Texting distracts movement even when not on wheels

Distracted driving isn’t the only transportation danger posed by texting, as distracted walking can result in harm as well. Some media reports indicate a rise in texting while biking even. What people don’t seem to realize is that walking with eyes on one’s phone and not on their surroundings can get them seriously injured or killed.

We’re all familiar with the woman who went viral in a video after she walked and fell into a fountain in the middle of a mall while texting. Such stories are in the media everyday: people walking into moving traffic, fountains, walls, creeks, lakes, bridges, curbs and other immovable objects. In many instances the injury may be only to one’s dignity. In other cases, it may be a broken leg or arm, serious cuts, bruises, scrapes and puncture wounds, not to mention concussions. Other distracted traffic walkers have not been lucky enough to survive to tell their stories.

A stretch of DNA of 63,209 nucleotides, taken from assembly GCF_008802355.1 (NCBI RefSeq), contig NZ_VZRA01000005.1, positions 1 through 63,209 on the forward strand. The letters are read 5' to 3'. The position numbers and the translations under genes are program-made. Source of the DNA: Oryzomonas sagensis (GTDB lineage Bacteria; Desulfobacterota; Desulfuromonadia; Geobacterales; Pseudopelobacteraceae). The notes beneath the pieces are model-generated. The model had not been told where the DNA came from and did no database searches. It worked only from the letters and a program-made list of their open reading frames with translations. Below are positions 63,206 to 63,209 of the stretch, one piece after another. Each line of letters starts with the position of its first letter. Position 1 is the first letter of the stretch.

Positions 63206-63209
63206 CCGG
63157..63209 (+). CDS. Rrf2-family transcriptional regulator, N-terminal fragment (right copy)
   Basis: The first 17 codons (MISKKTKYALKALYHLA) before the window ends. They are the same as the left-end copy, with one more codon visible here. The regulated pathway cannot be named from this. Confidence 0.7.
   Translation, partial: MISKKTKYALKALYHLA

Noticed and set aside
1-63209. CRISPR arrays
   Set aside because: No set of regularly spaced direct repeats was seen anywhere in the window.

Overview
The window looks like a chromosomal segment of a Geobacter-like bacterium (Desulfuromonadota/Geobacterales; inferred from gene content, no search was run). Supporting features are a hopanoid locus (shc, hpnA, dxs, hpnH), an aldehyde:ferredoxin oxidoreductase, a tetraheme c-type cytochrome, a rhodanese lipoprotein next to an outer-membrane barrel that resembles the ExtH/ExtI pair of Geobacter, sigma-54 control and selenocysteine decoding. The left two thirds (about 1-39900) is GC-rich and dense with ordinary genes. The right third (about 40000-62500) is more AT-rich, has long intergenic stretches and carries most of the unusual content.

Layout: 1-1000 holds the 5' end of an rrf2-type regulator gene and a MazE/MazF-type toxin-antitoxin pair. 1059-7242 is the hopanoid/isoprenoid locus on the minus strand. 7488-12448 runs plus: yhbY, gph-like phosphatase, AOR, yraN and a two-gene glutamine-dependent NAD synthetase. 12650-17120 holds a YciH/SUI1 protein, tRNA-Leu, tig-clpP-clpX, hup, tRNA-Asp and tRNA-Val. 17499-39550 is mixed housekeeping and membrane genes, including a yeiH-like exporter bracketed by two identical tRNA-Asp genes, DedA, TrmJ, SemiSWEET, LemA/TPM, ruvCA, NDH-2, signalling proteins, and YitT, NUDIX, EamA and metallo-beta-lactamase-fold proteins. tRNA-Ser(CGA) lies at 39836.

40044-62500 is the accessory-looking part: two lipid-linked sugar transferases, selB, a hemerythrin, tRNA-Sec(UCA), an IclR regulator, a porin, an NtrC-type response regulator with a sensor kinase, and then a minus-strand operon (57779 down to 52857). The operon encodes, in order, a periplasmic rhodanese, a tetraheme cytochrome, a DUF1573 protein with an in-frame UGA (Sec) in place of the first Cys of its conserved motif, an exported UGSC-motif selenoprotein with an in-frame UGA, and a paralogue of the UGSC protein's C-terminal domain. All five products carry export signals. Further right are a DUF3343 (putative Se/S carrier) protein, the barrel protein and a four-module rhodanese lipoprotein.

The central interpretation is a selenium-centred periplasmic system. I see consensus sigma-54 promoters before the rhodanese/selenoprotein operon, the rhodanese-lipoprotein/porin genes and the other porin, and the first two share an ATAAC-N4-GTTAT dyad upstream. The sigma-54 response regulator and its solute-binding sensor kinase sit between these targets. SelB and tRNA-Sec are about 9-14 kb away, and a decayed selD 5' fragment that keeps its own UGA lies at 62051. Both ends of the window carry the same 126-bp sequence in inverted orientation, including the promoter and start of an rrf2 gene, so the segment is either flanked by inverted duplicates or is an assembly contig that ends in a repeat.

According to emergency room data reviewed by “Stateline,” distracted walkers who have been injured due to using their cellphones and not watching where they were going have increased by 35 percent since 2010. The data comes from Pew Charitable Trusts. In fact, some of the most recent research suggests that at least 10 percent of the 78,000 pedestrian injuries in the United States in 2012 were the result of distracted walking. But it’s not just texting and walking that is deadly. Wearing headphones and listening to music can also lead to fatal situations. According to the federal Fatality Analysis Reporting System (FARS), the use of portable e-devices, including music players, causes just about six deaths a year.

In response to an increasing mobile hazard – the tidal wave of distracted walkers – many American cities are starting to implement fines, and even lower speed limits for those who aren’t watching where they are going. It seems moderately absurd to think a city would lower their speed limit to keep pedestrians safe, when pedestrians don’t exactly appear to be looking out for their own safety. Ultimately, the classic “don’t drink and drive” tagline is going to have to evolve to include “don’t text and drive,” “don’t text and walk” and who knows what else.

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